Age Related Macular Degeneration

Age related macular degeneration ( ARMD ) is a retinal disease that, unfortunately, affects our macula which is where our critical vision is. The cause of ARMD is unknown. It is thought to be a build up of metabolic waste products from the retinal photoreceptors that are normally digested by the retinal pigmented epithelium, but, for some reason, don’t get metabolized properly. 1.75 million people in the U.S. have the advanced (or wet type) form of ARMD. This is the form that frequently destroys vision. 7 million have the mild or intermediate (or dry) form of ARMD.  ARMD can progress from the mild to the intermediate to the advanced form, although most people never get the advanced form.

Eighty percent of people with ARMD have the non-advanced (dry) form and good vision. However, 90% of the people with "severe vision loss" (defined as legal blindness or best corrected visual acuity of 20/200 with glasses on) due to ARMD have the advanced form of ARMD. Most of the other 10% with severe visual loss have a rare type of dry ARMD calledgeographic atrophy which is very difficult to treat. So, most people do not have the bad type of ARMD, but those that do develop advanced ARMD have a high chance of severe visual loss. Fortunately, new medicines have, for the first time, really decreased your chances of losing vision from advanced ARMD. More on that below.

Risk Factors

The major risk factors are increasing age, smoking, Caucasian race and a positive family history of ARMD. As you can see, the only risk factor that we can control is smoking. Other possible risk factors include low blood levels of anti-oxidant vitamins and minerals.


The possibility that low blood levels of anti-oxidants were a risk factor for developing ARMD led to the AREDS study. This study showed that certain vitamins and minerals in high doses can reduce the incidence of progressing from the intermediate to the advanced ARMD by 25% after 5 years of taking the vitamins. (Some of these people took Centrum, some did not. Taking or not taking Centrum with or without the AREDS vitamins had no effect on the progression to advanced ARMD in the AREDS study.) This is a lot of benefit for just taking vitamins. Omega 3 polyunsaturated fats (fish oil) may also reduce your chances of getting ARMD, as well as help your heart and your dry eyes. Be aware that if you have smoked cigarettes in the past, taking the normal AREDS formula may increase your risk of developing lung cancer by almost 3 fold. Beta-carotene (or vitamin A) in the AREDS vitamins is the villain. If you have ever smoked, you cannot take the regular AREDS formula with vitamin A, but must instead take the formula without vitamin A. (Centrum does not contain enough vitamin A to increase your chances of getting lung cancer). Zinc by itself without the other vitamins in the AREDS study, reduced the chance of progressing to advanced ARMD by 21% over 5 years. So, just taking zinc alone in the AREDS study doses can significantly reduce your chances of progressing to advanced ARMD. But, zinc with the other AREDS vitamins, was even better at 25%!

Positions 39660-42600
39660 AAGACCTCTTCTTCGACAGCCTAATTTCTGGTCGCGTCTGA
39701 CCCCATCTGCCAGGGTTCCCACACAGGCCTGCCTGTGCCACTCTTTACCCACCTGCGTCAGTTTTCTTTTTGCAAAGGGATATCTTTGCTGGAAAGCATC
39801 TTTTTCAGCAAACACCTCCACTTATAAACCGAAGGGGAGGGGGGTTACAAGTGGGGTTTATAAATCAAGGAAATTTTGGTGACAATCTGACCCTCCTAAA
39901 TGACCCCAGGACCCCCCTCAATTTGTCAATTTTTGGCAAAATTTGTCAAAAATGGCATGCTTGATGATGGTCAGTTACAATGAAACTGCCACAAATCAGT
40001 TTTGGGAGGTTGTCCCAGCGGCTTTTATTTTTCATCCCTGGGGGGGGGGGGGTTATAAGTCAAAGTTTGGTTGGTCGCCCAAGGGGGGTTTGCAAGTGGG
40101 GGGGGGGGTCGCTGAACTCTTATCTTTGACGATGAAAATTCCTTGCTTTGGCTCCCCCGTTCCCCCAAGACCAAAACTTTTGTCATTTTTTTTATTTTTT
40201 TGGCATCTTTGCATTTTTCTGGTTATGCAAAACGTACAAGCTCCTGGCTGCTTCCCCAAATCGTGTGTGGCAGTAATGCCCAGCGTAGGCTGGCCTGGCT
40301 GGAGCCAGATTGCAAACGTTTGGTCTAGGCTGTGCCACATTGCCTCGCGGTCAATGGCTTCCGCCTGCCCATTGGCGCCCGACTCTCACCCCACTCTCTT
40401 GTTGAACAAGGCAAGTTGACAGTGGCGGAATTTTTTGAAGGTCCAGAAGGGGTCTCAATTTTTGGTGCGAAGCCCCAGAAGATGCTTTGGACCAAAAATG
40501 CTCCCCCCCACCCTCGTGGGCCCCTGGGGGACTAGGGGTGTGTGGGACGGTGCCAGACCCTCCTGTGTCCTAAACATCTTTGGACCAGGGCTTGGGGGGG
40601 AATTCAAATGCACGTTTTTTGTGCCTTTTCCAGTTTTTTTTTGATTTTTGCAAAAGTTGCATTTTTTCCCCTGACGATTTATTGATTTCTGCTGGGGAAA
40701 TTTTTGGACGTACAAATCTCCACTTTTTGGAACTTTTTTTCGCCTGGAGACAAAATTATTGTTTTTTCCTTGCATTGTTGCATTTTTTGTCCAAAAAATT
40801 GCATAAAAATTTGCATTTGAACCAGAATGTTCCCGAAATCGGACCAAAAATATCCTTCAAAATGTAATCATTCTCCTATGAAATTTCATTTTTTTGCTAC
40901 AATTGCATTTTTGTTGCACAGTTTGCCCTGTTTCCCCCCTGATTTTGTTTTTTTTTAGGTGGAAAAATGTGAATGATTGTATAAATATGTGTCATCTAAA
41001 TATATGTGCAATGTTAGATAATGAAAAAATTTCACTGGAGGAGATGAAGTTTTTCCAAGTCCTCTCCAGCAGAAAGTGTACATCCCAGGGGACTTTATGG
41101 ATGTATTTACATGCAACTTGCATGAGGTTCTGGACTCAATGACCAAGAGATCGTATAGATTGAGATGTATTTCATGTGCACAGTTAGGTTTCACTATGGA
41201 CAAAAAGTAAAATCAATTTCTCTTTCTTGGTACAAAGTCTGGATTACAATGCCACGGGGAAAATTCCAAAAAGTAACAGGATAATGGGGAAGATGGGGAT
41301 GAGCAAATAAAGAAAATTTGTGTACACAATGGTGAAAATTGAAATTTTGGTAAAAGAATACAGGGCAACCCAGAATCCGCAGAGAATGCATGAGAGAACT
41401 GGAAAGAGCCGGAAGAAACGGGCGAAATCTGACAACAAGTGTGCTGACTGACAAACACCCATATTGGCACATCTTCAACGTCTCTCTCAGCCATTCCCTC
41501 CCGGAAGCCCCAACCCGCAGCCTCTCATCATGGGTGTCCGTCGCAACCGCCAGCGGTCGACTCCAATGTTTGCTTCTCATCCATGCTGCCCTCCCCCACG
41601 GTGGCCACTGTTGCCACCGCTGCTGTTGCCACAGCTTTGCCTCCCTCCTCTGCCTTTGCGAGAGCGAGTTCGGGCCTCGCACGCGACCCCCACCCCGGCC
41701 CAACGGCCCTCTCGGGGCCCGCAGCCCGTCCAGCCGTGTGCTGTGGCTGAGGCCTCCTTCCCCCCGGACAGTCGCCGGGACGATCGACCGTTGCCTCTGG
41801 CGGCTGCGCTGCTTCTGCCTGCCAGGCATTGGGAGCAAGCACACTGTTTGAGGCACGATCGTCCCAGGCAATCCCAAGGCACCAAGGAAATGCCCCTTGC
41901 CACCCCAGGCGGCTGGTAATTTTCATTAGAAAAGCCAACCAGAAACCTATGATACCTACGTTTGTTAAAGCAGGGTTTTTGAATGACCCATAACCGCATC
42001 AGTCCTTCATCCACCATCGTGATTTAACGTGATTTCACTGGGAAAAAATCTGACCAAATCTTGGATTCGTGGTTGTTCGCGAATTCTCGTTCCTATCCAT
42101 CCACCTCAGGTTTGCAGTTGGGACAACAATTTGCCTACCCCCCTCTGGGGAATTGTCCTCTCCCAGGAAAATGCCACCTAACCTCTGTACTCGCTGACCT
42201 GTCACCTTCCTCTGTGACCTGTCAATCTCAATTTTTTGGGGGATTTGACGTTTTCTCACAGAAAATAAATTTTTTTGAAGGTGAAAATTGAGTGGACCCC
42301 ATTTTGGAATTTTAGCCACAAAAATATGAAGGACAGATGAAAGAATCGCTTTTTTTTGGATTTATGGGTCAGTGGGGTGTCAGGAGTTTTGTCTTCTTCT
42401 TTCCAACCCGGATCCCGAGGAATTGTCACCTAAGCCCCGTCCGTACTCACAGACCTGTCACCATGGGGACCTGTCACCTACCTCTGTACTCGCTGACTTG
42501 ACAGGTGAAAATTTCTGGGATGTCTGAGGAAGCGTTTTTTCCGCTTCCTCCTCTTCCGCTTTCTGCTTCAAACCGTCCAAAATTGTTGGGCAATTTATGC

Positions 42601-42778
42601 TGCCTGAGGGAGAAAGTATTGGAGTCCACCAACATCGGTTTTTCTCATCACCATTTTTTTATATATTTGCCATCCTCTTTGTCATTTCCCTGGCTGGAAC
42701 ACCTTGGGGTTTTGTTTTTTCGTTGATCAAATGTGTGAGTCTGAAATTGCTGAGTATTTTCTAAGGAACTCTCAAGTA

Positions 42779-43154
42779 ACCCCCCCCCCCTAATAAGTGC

The AREDS study did not show a reduction in the risk of progressing from mild to intermediate ARMD for people over a five year period of taking the high dose AREDS vitamins and minerals. It is possible that over longer periods of follow up, there may be a benefit, but for now, taking the AREDS eye vitamins is not supported by the AREDS study for mild ARMD. Only your ophthalmologist can tell you if you have the mild or the intermediate form of ARMD. This is a bit more complicated than Paul Harvey makes it sound, isn’t it?

The AREDS vitamin/mineral doses are as follows:

  • Beta-Carotene (A)   15 mg (25,000 IU) *
  • Vitamin C                  500mg
  • Vitamin E                  400 IU
  • Zinc oxide                 80 mg
  • Cupric oxide             2 mg

*Some of the formulations that you buy may have slightly higher dosages due to a subsequent FDA ruling that says that labels must reflect amounts available at the end of shelf life, not the dose that was placed there when the vitamins were made.